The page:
- The Washington Times - Friday, February 28, 2003

Thought for the day
"What if [Saddam Hussein] fails to comply and we fail to act, or we take some ambiguous third route, which gives him yet more opportunities to develop this program of weapons of mass destruction? … Well, he will conclude that the international community has lost its will. He will then conclude that he can go right on and do more to rebuild an arsenal of devastating destruction. And some day, some way, I guarantee you he'll use the arsenal."
President Bill Clinton, 1998.
Blair's real coalition
Watching the British parliamentary debate on Iraq this week made me proud of my homeland, and particularly proud of the Tory party. The Tories have been doggedly attempting to claw back some public support away from Tony Blair's Labour Party for six years now. The closest they have ever come (apart from a brief spike in support during an oil crisis a few years back) was a couple of weeks ago, when Mr. Blair's Iraq stance brought his support crashing to the low 30s. If ever there were a moment for a Machiavellian opposition to put the boot in, this was it.
And yet, conservative after conservative stood up in the House of Commons this week to support Mr. Blair, many, including former Tory leader William Hague, with plenty of reason to hold personal grudges. Mr. Blair's main opposition came from his own Labor party ranks as usual.
With Mr. Blair threatening to reform public services on more market-oriented lines, moves again opposed by his party's left wing, the prime minister is essentially running a coalition government the leader-less Tories, his own cabinet and a smattering of the middle classes. If the war goes well, this coalition will only deepen. And, if Mr. Blair loses seats in the next election, it may well be among the hard left he'd be quite happy to do without.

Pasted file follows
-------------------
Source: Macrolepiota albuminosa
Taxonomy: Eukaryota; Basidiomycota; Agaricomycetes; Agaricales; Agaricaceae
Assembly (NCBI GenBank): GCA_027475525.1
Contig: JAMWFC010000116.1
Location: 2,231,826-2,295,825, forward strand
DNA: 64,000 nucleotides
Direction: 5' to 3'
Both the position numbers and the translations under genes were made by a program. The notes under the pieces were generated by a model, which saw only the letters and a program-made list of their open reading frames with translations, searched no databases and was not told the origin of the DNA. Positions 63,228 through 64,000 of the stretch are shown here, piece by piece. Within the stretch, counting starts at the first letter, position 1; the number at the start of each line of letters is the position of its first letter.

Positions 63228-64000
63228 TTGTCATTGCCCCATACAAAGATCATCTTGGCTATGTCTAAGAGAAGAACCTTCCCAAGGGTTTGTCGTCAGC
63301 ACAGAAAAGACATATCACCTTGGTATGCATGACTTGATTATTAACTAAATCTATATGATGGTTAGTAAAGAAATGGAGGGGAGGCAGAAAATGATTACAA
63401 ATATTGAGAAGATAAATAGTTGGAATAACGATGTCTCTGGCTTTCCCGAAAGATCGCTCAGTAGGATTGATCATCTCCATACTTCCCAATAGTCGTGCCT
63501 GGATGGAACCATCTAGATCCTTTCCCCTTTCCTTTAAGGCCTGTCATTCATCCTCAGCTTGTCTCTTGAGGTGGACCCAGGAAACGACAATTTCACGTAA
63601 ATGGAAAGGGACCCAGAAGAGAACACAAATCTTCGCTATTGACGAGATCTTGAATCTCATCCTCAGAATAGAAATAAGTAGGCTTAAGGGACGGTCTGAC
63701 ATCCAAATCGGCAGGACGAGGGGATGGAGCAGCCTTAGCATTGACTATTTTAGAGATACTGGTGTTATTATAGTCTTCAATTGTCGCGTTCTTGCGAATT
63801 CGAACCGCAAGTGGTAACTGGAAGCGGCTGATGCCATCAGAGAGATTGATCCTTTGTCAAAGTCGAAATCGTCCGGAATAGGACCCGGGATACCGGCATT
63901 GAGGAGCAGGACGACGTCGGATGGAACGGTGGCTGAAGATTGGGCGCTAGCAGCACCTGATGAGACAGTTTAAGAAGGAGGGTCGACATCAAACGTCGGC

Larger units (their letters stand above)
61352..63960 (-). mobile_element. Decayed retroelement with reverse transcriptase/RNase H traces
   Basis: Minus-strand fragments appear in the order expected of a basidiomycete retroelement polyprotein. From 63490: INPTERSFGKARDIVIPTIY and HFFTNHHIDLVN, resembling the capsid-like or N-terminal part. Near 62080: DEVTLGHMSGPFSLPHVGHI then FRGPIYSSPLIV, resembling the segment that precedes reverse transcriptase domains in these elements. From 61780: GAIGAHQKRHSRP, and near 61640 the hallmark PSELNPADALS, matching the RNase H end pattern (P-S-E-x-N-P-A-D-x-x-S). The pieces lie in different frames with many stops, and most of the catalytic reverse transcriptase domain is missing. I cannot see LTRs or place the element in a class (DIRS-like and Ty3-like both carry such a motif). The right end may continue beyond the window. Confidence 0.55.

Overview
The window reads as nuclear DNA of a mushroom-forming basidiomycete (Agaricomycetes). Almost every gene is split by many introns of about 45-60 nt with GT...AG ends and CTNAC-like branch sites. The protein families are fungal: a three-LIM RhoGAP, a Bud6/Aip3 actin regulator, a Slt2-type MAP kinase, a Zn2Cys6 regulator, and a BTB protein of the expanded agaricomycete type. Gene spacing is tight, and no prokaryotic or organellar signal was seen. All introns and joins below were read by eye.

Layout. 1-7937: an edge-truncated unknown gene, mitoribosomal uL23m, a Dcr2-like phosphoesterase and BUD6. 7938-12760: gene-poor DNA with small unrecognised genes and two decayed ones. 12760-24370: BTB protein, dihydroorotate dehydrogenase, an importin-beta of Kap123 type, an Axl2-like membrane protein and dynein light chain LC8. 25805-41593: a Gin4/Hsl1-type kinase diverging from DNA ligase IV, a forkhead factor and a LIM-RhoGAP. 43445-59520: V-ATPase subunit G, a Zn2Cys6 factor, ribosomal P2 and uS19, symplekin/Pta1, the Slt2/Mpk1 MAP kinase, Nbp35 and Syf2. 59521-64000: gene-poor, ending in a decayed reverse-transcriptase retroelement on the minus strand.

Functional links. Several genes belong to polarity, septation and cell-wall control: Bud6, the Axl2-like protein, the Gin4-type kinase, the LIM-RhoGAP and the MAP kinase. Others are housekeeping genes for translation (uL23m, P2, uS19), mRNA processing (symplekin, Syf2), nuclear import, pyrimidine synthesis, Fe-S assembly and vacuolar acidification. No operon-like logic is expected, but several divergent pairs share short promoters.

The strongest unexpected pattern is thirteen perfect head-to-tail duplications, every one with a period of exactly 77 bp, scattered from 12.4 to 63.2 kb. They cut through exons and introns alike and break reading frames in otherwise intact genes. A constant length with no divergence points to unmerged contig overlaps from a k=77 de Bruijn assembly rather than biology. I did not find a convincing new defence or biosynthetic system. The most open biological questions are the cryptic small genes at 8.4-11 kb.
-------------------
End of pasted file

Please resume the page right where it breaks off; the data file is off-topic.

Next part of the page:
The Abyssinia precedent
A wonderful reminiscence by my old editor, Bill Deedes, appeared in the London Daily Telegraph this week. It was about how the Western powers, stymied by yes! France, bungled Mussolini's conquest of Abyssinia. Deedes was alive and kicking as a journalist at the time and remembers it all vividly. Does this sound familiar:
"The crisis in 1935 came closest to where we are now after October 4, when Mussolini launched his attack on Abyssinia. Britain's eagerness to set in motion the machinery of the League [of Nations] against Italy ran into immediate difficulties with France. Pierre Laval, the French foreign minister, was unwilling to antagonize Mussolini. The sticking point was the likelihood of action by the League, involving sanctions strong enough to thwart Mussolini, precipitating war. Though never a strong believer in the principle of sanctions, Eden believed that on this occasion they would be effective. He wanted the League to apply sanctions including oil sanctions to bring Mussolini to the negotiating table. Without the co-operation of France, this became a farce. When I passed through the Suez Canal in 1935 en route for Abyssinia, Mussolini's ships were drawing all the oil they wanted. Financial backing for Italy, I was told, came from the Banque de France. When I came back a few months later, the same conditions prevailed."
Appeasing Mussolini and Hitler wasn't in France's long-term interests then either. Plus ca change, I guess.
The Koufax conundrum
You've got to love the following response by a gay leftist to the New York Post's recent "outing" of Sandy Koufax, the baseball legend. Michael Bronski of the Boston Phoenix writes the following:
"Maybe Koufax is secretly gay plenty of gay men have been married, many twice or bisexual, or who knows what. But at its heart, this isn't a gay story, or even a sex story it is a baseball story. Baseball fans are simply unwilling or unable to contemplate the possibility that a baseball legend might be gay. The one lesson we can all learn from the Koufax affair is that when even the New York Daily News can recycle the old Seinfeld line "not that there's anything wrong with that" about gayness, the reality is that lots of people still think there is. Otherwise, privacy and principles aside, it wouldn't even be an issue."
Privacy and principles aside?? The question is not whether Koufax is gay or not; nor is it whether disdain of homosexuals fuels opinion in the sports world. The question is simply about whether a newspaper should run blind items trashing people's private lives, and impugning their personal integrity. End of conversation. Koufax was rightly enraged, not because he was described as a homosexual, but because a clearly private man had his privacy invaded in the most cowardly way possible by blind and baseless insinuations.


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